The floating scum thickness can be measured with a probe.
The scum thickness and the vertical distance from the bottom
of the scum to the bottom of the inlet tee can also be
measured. If the bottom of the scum gets within three inches
of the outlet tee, scum and grease can enter the drainfield.
If grease gets into the drainfield, percolation is impaired
and the drainfield can fail. If the scum is near the bottom of
the tee, the septic tank needs to be cleaned out. The scum
thickness can best be measured through the large inspection
port as shown.
Tree roots can
enter sewage and drainfield lines and cause plugging of the
lines. Lines should not be placed near trees, and trees should
not be planted near lines. Remove tree roots mechanically or
flush copper sulfate crystals down the toilet to help
discourage or destroy the roots where the solution comes in
contact with them. Some time must elapse before the roots are
killed and broken off. Recommended dosage rates are two pounds
per 300 gallons of tank capacity. No more than two
applications per year are recommended. Time the application of
copper sulfate to allow minimum dilution and maximum contact
time. Copper sulfate will corrode chrome, iron and brass, so
avoid contact with these materials. Used in recommended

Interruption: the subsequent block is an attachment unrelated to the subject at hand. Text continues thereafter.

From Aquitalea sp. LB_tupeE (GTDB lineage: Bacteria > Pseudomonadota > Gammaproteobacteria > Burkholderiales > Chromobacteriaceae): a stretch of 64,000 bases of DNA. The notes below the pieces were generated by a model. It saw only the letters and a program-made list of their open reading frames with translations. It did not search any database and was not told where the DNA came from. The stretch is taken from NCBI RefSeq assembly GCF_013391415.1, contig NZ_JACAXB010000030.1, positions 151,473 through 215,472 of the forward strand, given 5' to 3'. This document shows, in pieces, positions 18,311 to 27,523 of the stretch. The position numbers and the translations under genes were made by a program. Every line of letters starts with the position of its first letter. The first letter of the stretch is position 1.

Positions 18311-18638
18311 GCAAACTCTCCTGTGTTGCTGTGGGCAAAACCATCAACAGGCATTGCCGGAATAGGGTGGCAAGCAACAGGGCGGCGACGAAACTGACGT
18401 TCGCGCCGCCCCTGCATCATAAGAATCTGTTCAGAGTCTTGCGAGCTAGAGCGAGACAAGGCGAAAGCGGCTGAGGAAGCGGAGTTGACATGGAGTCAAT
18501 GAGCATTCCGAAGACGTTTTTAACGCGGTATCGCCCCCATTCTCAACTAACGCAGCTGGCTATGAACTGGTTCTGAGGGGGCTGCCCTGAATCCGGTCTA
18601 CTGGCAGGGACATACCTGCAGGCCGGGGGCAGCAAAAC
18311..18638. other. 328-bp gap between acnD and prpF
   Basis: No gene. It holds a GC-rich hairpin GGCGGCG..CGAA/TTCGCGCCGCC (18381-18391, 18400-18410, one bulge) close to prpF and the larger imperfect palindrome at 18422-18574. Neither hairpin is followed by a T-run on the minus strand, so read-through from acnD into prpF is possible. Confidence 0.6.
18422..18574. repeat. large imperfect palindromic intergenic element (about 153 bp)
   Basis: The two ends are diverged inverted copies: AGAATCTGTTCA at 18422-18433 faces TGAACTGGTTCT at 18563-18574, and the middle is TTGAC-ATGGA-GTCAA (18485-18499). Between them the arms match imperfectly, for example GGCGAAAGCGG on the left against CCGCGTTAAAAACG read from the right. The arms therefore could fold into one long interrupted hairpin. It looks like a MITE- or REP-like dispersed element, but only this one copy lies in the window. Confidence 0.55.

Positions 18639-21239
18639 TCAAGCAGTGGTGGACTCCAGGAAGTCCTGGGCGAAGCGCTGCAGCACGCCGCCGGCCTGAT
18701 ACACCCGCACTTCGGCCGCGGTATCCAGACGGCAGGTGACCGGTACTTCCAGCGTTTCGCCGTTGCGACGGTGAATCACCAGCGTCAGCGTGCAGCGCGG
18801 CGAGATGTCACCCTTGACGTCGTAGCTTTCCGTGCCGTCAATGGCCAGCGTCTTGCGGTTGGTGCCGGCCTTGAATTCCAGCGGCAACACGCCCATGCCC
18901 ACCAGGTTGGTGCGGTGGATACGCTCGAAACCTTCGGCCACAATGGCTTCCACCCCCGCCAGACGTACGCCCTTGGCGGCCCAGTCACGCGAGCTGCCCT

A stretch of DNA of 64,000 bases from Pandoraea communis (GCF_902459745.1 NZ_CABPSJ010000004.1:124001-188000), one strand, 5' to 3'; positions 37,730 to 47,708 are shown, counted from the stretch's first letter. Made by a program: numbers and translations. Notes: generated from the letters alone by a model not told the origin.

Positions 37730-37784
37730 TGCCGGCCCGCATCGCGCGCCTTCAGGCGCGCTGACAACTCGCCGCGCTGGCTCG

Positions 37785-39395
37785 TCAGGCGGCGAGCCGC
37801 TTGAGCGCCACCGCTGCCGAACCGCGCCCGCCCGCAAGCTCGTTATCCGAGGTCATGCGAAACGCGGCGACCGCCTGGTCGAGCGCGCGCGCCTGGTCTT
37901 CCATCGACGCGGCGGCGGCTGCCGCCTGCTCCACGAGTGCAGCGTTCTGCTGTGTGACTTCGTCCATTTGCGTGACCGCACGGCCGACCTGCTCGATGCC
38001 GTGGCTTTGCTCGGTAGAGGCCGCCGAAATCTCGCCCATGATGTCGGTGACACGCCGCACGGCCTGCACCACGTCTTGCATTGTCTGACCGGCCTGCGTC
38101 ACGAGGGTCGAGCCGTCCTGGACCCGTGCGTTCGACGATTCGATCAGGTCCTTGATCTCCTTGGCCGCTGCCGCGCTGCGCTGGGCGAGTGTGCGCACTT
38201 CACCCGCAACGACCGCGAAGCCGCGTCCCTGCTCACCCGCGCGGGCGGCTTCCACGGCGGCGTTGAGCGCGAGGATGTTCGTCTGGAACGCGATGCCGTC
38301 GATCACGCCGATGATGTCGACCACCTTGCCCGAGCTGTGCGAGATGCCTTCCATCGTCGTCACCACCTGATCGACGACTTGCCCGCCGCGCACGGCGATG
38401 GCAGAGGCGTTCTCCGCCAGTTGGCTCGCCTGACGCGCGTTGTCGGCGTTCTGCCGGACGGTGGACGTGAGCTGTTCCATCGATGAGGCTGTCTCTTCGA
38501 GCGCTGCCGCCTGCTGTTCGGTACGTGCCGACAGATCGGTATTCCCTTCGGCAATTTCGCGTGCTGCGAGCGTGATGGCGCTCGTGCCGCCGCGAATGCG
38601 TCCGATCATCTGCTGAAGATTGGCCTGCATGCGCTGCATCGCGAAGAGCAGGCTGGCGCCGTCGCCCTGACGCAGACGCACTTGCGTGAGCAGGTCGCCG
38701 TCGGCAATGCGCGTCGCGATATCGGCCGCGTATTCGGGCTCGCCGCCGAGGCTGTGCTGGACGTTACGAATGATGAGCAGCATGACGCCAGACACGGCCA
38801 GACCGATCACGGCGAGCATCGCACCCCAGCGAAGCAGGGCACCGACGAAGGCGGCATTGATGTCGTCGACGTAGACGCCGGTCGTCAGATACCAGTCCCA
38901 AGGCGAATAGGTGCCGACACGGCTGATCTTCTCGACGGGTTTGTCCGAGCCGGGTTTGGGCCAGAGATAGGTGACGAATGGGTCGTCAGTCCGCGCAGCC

dosage, copper sulfate will not interfere with septic tank
operation. Neither mechanical removal nor copper sulfate
contact is a permanent solution for tree roots. Remove the
trees for a permanent solution to the problem.
to the septic tank and drainfield can occur from traffic or
wheel loads on the system. No vehicles should be driven over
septic tank systems. No driveways, concrete surfaces or
asphalt should be placed over drainfield lines or the septic
tank. If vehicles must cross the drainfield, use cast iron
pipe or heavy pipe under the crossing.
sometimes easy to tell when the drainfield is not working
properly. Failure occurs when the soil is not adequately
absorbing the effluent and it comes to the surface as a
result. Growth of lush and dark green grass may indicate the
point of failure. A black-gray odorous liquid may be seen at
the soil surface when failure occurs. If liquid rises to the
surface, a health hazard could exist for children, who should
be kept away from the area until the problem is solved.
A number of problems can cause failure, including solids
filling the septic tank, tree roots, excessive grease from the